The Other Side of PST

Shortly after Naadam, I left my site once again to come to Darkhan for the second half of the M26 cohort’s Pre-Service Training (PST). As I mentioned in a previous post, myself, another M25 Health PCV, and a Mongolian Technical Coordinator were responsible for training the 12 Health Trainees for the remainder of PST. My first day back in Darkhan was a Wednesday, which was the day that our group of Trainees had cross-culture sessions in the afternoon instead of health technical sessions, so I didn’t actually get a chance to meet them that day. But things got off to a great (note heavy sarcasm) start when the other Health trainers and I were informed that one of our Trainees would be leaving to go back to America. So my first session with our Trainees was kicked off with the PST Director announcing to the group that one of their friends was leaving, which set a not-exactly-positive mood for the rest of the session (and PST, to be honest).

Many of our sessions during the second half were joint sessions, with the Trainees and Mongolian counterparts from their practicum sites. These sessions were the most difficult because information and instructions for activities had to be given in both English and Mongolian, so they took longer. The Trainees also had to try to communicate with the counterparts during the activities, which was complicated when different counterparts showed up to each session or didn’t show up at all.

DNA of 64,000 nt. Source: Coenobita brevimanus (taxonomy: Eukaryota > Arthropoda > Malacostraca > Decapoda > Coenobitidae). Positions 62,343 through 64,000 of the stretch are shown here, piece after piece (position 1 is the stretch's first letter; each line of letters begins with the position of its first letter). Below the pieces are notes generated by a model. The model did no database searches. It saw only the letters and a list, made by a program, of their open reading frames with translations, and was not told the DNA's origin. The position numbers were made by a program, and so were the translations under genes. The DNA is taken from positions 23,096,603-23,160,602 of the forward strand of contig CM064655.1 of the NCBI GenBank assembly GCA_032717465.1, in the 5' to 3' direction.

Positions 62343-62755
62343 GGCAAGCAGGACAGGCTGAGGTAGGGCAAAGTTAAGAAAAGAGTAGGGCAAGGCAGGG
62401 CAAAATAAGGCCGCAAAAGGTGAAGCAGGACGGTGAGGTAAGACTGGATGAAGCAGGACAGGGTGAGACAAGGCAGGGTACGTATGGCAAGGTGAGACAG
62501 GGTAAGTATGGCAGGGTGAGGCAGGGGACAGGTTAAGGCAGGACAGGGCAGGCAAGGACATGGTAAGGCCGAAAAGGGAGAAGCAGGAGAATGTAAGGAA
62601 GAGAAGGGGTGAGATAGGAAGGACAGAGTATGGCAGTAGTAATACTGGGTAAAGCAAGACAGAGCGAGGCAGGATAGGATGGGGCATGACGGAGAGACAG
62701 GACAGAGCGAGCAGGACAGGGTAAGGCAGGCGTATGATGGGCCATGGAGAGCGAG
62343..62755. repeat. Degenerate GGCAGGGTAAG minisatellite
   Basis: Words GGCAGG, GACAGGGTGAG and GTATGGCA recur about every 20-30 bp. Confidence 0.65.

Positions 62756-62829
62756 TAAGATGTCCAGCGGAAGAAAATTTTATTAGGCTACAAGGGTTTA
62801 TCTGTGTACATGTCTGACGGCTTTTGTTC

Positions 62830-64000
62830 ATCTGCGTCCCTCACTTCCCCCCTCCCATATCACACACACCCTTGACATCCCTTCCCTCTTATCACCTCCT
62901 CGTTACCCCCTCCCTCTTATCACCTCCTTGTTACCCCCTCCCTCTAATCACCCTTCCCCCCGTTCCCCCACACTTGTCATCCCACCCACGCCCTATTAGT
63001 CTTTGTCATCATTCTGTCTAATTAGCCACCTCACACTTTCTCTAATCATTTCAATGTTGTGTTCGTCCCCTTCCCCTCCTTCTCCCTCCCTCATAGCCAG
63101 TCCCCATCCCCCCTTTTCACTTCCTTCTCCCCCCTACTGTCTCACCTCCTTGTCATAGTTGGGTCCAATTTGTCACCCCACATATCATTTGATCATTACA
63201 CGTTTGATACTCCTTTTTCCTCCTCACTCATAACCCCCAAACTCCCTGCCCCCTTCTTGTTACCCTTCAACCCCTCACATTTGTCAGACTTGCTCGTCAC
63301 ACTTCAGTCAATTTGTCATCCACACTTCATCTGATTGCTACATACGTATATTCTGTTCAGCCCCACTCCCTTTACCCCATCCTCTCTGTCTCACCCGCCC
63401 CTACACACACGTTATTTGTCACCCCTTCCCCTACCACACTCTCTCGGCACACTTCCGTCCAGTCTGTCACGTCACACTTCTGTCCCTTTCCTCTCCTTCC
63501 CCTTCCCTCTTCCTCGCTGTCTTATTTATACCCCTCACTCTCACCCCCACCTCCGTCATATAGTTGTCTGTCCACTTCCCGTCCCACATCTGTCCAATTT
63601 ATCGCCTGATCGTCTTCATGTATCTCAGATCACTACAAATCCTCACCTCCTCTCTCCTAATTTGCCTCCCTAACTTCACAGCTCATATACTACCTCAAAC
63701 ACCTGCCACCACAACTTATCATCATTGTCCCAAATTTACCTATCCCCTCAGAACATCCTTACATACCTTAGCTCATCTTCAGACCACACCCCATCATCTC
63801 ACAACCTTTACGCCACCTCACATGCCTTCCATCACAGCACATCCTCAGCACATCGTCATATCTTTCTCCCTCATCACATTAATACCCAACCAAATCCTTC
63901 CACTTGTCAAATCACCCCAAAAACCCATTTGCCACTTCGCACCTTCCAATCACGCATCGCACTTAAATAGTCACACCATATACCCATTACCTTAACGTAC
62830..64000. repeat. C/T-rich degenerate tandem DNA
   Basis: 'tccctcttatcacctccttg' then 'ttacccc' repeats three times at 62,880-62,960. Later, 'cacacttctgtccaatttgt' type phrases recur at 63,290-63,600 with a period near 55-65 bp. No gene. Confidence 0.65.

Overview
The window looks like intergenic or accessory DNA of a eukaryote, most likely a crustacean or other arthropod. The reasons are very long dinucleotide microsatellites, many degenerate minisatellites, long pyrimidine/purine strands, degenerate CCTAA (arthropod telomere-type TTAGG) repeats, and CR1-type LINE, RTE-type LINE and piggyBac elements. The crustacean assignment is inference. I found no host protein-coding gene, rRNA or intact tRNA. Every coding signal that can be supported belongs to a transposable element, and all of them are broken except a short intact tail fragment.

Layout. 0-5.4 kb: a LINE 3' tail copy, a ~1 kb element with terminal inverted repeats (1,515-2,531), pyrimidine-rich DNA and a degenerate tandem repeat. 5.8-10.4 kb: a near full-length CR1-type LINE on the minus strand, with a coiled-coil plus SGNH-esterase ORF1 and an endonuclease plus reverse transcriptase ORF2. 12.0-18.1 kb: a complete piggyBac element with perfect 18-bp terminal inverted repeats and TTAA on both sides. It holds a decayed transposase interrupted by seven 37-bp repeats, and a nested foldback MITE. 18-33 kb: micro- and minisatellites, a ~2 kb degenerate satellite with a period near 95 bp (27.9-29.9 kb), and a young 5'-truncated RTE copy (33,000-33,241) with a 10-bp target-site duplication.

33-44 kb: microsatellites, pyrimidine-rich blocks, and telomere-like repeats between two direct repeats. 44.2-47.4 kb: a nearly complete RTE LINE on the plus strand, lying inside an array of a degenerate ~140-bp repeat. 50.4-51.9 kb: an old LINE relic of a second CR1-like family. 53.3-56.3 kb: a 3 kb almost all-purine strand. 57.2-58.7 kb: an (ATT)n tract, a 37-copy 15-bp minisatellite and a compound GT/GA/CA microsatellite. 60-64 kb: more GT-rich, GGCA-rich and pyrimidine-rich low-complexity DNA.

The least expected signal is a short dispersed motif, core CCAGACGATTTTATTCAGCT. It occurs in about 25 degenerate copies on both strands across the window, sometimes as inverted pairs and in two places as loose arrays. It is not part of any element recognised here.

A couple weeks into second half, we lost another one of our Health Trainees, which further dampened the spirits of the remaining 10. I obviously can’t mention details, but let’s just say our group was…interesting. I’ll leave it at that.

Our typical day consisted of going into the PST office at 9am (while the Trainees were in their Mongolian language class) and preparing for that afternoon’s session or whatever else needed to be done. Then after lunch, we would either go to the school in their training community (Mangirt) for technical session, go to the health department for joint session, or divide up to visit the Trainees at their practicum sites. Wednesdays were our “office days,” when we didn’t have to go anywhere in the afternoon because our Trainees had cross-culture sessions with another training team. We usually wrapped up around 5:30pm, though many times we had to stay much later to write up session reports and evaluations. We also had staff meetings every Monday morning.

We usually had weekends free, but sometimes we helped out with other PST activities. For example, our Trainees had a “ger visit” one Saturday, where they all went over to one of the Trainee’s ger so their LCFs and us Resource Volunteers (who both live in gers) could talk about traditions and beliefs Mongolian have regarding gers and how to live in a ger. We also went to their Host Family Appreciation Day, which consisted of a khorkhog by the river. As I’ve mentioned in a previous post, khorkhog is a traditional Mongolian dish that is made by taking your skinned sheep or goat…

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Nope, things like this don’t even faze me anymore

…cutting it into pieces…

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…along with the vegetables (potatoes, carrots, onions, turnips, etc.)…